Artificial intelligence for better computer graphics

Complicated images: Mirror effects and transparent materials

Complicated images: Mirror effects and transparent materials


Florian Aigner

At the TU Wien (Vienna), neural networks have been developed which make it much easier to create photorealistic pictures of a wide variety of materials.

If computer-generated images are to look realistic, different materials have to be presented differently: The metallic sheen of a coin looks quite different from the dull gloss of a wooden plate or the slightly transparent skin of a grape. Exactly simulating such material effects usually requires a lot of experience and patience. Many different parameters need to be adjusted carefully, then the computer takes a while to calculate the corresponding image, and then the same procedure is repeated, until the result is fully satisfactory.

At TU Wien (Vienna), new methods have now been developed that make this process much faster and easier. An artificial intelligence recognizes the designer’s creative desires and autonomously proposes suitable sample images. A neural network applies the selected material parameters to a sample object in real time. For very different applications in the graphics area, this is a big step forward - from game design and film animation to architectural visualization.

Artificial intelligence instead of raytracing
"Usually we have to manually adjust up to hundreds of parameters to make an object looks photorealistic," says Károly Zsolnai-Fehér from the Institute for Visual Computing and Human-Centered Technology at the Vienna University of Technology. "If you want to create an image that contains many different materials, finding a completely satisfactory solution is challenging and time-consuming."

This is why Zsolnai-Fehér, who works in the team of Prof. Michael Wimmer, has used methods of artificial intelligence. In order for the computer to learn how to display a specific material, different versions of a sample object are displayed. A person clicks on the image which looks closest to the desired result. After a few practice rounds, the artificial intelligence has learned the physical properties of the desired material. "That way the system acquires parameters which can then be used to insert objects of this material into any image, matching any specific lighting," explains Michael Wimmer.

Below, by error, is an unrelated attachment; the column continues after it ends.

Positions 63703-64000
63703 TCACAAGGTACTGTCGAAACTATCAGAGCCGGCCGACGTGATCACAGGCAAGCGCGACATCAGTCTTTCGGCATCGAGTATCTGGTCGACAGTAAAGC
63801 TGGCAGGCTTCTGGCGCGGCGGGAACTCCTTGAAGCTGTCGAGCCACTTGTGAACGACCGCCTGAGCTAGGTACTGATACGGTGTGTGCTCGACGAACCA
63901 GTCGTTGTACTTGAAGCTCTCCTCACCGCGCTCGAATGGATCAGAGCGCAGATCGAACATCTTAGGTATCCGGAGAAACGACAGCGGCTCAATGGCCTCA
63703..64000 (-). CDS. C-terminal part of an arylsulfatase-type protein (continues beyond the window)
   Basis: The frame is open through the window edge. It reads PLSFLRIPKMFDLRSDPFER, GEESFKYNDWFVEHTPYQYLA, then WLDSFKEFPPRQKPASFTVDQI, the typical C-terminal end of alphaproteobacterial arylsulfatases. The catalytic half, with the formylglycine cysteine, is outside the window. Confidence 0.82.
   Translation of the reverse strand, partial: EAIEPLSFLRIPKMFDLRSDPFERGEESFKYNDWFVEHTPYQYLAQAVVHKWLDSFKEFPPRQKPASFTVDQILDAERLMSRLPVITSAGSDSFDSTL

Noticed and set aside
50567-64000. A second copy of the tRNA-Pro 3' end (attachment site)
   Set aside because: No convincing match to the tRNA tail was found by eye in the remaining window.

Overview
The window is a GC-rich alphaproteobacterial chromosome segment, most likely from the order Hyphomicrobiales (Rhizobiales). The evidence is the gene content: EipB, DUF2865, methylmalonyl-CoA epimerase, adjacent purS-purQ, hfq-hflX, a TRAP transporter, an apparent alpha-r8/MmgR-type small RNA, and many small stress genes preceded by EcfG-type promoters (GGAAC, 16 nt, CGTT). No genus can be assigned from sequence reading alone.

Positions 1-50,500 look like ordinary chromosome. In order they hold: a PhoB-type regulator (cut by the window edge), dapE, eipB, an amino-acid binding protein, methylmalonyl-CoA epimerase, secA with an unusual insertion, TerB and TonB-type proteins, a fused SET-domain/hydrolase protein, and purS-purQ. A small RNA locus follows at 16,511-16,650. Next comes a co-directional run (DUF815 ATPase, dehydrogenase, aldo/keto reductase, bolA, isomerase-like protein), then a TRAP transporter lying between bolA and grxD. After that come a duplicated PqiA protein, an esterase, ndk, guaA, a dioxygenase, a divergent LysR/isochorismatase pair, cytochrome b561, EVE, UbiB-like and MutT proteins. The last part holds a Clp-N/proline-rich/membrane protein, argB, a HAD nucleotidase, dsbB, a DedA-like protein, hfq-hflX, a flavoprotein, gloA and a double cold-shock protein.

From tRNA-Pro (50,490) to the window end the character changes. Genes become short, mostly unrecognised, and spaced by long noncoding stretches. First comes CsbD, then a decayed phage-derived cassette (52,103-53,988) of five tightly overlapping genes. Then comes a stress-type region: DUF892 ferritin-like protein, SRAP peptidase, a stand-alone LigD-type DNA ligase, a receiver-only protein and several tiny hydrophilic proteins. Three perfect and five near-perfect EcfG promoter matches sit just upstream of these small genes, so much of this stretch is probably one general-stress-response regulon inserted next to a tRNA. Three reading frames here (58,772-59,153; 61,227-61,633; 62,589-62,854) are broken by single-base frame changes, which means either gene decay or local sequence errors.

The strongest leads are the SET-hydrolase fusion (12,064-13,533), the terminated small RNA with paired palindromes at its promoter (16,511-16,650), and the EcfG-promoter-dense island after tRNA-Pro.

Not only Pretty, but also Fast
However, it is not enough for the computer to adapt quickly to the wishes of the human graphic designer - it is also important that the preview images in each test round are displayed as quickly as possible. In most cases, photorealistic images are generated by physically simulating the propagation of light rays as precisely as possible. However, with such physics-based methods, creating a test image takes a few minutes. If the software has to calculate a new test images hundreds of times in search of the optimal parameters, this soon becomes a nerve-wracking experience for the humans involved.

Therefore artificial intelligence is also used when generating the preview images: In addition to the machine learning algorithm, which suggests the appropriate parameters, Károly Zsolnai-Fehér has also developed a neural network, which applies the respective material parameters to a sample object much faster than is has ever been possible with standard computer code. If necessary, the results can then be adjusted and refined in a very user friendly way.

Even complicated materials, such as reflecting surfaces or turbid screens, are not a problem for the neural networks. "Our approach is suitable for beginners and professionals alike, and I hope it will find wide application in the field of computer graphics," says Zsolnai-Fehér.

Stirring Attention in the Graphics Community

The new methods were presented for the first time at the world’s largest and most prestigious computer graphic conference SIGGRAPH, which took place in August 2018. "Károly Zsolnai-Fehér’s new methods have since raised a lot of attention among computer graphics professionals," says research group leader Michael Wimmer. "The method is a great step forward for the graphics community." Images created using the new neural network nave now even been chosen for the cover of the official SIGGRAPH conference report.